3 Healthy Eating Excuses that Keep You Stuck

Changing our eating habits can be really hard, there’s no denying that.

But have you ever stopped to consider that maybe it’s the beliefs you have about eating healthy that hold you back?

We of course all have different notions regarding what constitutes healthy eating, but what matters the most is whether they elicit positive or negative emotion in us.

Do they propel us forward, or do they keep us stuck?

It’s important to keep in mind that beliefs are just thoughts that we repeatedly think over and over again. They may feel true for us, but they’re not necessarily the ultimate truth.

Because if heaven forbid these excuses are true? Well then yeah, healthy eating is going to feel hard and challenging.

Can you see how disempowering this is?

So today I’m focusing on a few of the excuses that I hear repeatedly when it comes to healthy eating.

You may think they sound innocent enough, but that’s what makes them so insidious.

See if you identify with any of them, and if so, let’s reframe them so that they don’t stand in your way.

 

Excuse #1

Healthy Eating is…Expensive

Sure, healthy eating can be expensive depending on what you’re spending your money on, but it’s completely possible to eat healthy without breaking the bank.

If you think you need to drop your cash regularly on fresh pressed green juices, “superfood” smoothies, or $15 salad or grain bowls at the latest and greatest organic eatery, then of course you’re going to equate healthy eating with being expensive.

Likewise if you’re spending your money on fancy powders, supplements, and expensive packaged goods. Sure these things can add some fun to our diets or spruce up a dish, but make no mistake: the true healing foods are the ones grown from the earth (i.e. fruits and veggies), and not the packaged ones sold at the health food store.

Think about focusing the majority of your diet on whole foods with single, or minimal extra ingredients. Everything else is nice to have, but not absolutely necessary.

And keep in mind that the term “superfood” shouldn’t be equated to exotic ingredients found in far off locales; it might be something you picked up at your local grocer or market (hello, wild blueberries!).

Eating seasonally is another way to save money, and don’t think that you need to eat all organic either. I suggest familiarizing yourself with the Environmental Working Group’s Dirty Dozen and Clean Fifteen lists to find out where it may be worthwhile opting for organics, and where it’s okay to skimp.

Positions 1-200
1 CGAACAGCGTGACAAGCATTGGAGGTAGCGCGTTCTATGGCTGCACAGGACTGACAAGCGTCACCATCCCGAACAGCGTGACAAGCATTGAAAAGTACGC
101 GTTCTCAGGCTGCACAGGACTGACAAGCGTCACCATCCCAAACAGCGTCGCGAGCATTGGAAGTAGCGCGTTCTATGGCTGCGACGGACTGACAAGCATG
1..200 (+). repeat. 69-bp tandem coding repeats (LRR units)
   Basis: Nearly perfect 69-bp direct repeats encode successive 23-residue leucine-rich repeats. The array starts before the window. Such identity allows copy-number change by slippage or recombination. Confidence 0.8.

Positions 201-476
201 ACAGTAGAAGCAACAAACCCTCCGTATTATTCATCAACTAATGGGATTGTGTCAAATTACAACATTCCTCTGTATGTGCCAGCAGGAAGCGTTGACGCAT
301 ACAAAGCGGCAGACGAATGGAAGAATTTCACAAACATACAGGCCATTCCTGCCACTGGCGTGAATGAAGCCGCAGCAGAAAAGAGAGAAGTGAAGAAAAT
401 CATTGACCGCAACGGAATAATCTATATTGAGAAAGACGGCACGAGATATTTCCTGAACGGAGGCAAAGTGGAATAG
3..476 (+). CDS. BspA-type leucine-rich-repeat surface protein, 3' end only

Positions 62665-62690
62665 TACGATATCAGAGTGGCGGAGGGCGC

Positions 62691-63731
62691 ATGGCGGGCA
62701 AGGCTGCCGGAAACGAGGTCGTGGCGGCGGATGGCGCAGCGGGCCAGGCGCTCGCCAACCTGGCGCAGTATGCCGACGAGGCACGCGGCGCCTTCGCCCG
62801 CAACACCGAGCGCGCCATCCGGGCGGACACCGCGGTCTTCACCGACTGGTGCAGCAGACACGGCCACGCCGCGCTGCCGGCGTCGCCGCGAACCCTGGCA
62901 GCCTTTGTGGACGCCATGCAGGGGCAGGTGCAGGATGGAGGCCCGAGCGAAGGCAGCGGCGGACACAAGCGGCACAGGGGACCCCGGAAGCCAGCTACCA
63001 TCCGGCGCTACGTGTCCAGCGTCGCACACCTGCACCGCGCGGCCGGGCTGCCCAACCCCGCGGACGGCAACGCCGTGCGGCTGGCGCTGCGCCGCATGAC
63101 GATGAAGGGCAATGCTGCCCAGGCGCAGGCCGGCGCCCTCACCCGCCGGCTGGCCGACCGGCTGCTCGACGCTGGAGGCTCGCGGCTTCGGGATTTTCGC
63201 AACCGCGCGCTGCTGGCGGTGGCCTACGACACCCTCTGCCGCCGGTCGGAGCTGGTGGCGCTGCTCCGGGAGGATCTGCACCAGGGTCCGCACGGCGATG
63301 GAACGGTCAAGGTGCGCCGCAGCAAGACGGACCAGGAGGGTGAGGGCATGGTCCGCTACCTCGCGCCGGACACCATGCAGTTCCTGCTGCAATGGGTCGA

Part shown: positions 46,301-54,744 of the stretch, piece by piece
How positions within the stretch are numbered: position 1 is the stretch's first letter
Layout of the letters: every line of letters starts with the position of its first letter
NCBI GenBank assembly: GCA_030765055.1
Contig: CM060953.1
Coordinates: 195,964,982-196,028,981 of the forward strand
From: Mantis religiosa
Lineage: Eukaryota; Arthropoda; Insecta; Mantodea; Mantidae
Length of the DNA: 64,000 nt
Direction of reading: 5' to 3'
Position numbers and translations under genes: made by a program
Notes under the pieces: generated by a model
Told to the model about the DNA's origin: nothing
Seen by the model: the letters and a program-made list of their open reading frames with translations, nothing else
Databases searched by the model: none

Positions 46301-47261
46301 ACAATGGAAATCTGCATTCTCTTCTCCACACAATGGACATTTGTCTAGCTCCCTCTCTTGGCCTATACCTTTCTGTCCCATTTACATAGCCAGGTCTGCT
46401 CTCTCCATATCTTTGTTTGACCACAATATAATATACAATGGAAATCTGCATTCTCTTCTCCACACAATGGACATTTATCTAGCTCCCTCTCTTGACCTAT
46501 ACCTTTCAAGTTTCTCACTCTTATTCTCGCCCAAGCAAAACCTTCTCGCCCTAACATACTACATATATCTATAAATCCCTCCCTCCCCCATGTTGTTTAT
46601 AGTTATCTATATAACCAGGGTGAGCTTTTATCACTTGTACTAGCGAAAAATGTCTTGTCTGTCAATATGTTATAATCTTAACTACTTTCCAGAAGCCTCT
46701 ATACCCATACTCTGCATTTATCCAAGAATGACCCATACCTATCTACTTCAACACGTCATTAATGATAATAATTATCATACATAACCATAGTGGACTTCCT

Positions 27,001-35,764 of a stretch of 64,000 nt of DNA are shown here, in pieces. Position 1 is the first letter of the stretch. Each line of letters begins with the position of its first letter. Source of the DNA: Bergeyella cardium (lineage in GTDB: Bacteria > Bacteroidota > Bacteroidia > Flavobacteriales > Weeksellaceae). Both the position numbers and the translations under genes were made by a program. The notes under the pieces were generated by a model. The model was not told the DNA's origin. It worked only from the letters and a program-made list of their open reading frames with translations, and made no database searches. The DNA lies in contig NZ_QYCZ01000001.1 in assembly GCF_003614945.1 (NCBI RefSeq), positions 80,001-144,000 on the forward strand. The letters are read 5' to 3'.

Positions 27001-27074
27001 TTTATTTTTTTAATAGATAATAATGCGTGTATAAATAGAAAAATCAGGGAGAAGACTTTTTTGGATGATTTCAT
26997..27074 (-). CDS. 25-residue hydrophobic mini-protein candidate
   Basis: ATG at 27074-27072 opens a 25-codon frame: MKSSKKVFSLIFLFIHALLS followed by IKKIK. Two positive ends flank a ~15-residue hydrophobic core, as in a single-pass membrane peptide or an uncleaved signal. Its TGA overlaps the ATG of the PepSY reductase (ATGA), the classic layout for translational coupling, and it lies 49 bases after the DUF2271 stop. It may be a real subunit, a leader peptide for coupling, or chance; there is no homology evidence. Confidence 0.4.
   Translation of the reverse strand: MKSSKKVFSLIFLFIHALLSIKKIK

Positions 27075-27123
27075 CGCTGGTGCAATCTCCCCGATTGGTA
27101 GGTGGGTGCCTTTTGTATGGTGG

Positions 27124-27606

Hit up the bulk section for your whole grains, beans, legumes, nuts, seeds, dried fruit, and for all of your baking needs.

When it comes to foods like eggs, dairy, and other animal products, I suggest buying the best you can afford, or purchase them from a reputable source that you trust. I certainly don’t buy all organic but I do opt for grass-fed sourced options when it’s an option, and buy from a source that I trust.

Do a little research if you’re not sure what’s available near you, and keep in mind that if you’re forgoing most of the packaged health food stuff you’ll likely find that you have a little extra money to buy better quality in this area.

Also, don’t forget canned goods like chickpeas, wild salmon, and sardines – all relatively inexpensive options.

To return to my earlier point about smoothies and juices, definitely consider investing in a good quality blender and/or juicer to save yourself tons of money in the long term.

For example, I’ve had my Vita-Mix Blender for almost 10 years now and still use it almost daily. I also invested in a good quality and relatively inexpensive juicer several years ago, and it’s still serving me well too.

 

Excuse # 2

Healthy Eating is…No Fun

You’ve surely heard this one before: No gluten, No sugar, No Dairy, No Fun! (Or some version of this, anyways)

While I’m not a fan of needless restriction, and I actually prefer when ALL the foods are on the table and you can choose intuitively the best choices for you and your unique body, I understand that a) this isn’t always easy for people (particularly if you have a history of restriction and overeating), and b) sometimes people may need to restrict certain foods as part of a therapeutic or healing protocol, at least in the short-term.

In a circumstance like this it really comes down to mindset.

For example, let’s say that for whatever reason you need to restrict dairy. Rather than thinking to yourself, “I can never eat ice cream again and my life sucks”, (and complaining to everyone around you), consider reframing the situation by saying, “I can have the ice cream if I really want it but I’m not going to because I feel a lot better when I don’t eat it (read: diarrhea is no fun). This of course is just one tiny example.

I understand that you may have many other reasons for believing this excuse, but again, it truly is a mindset issue.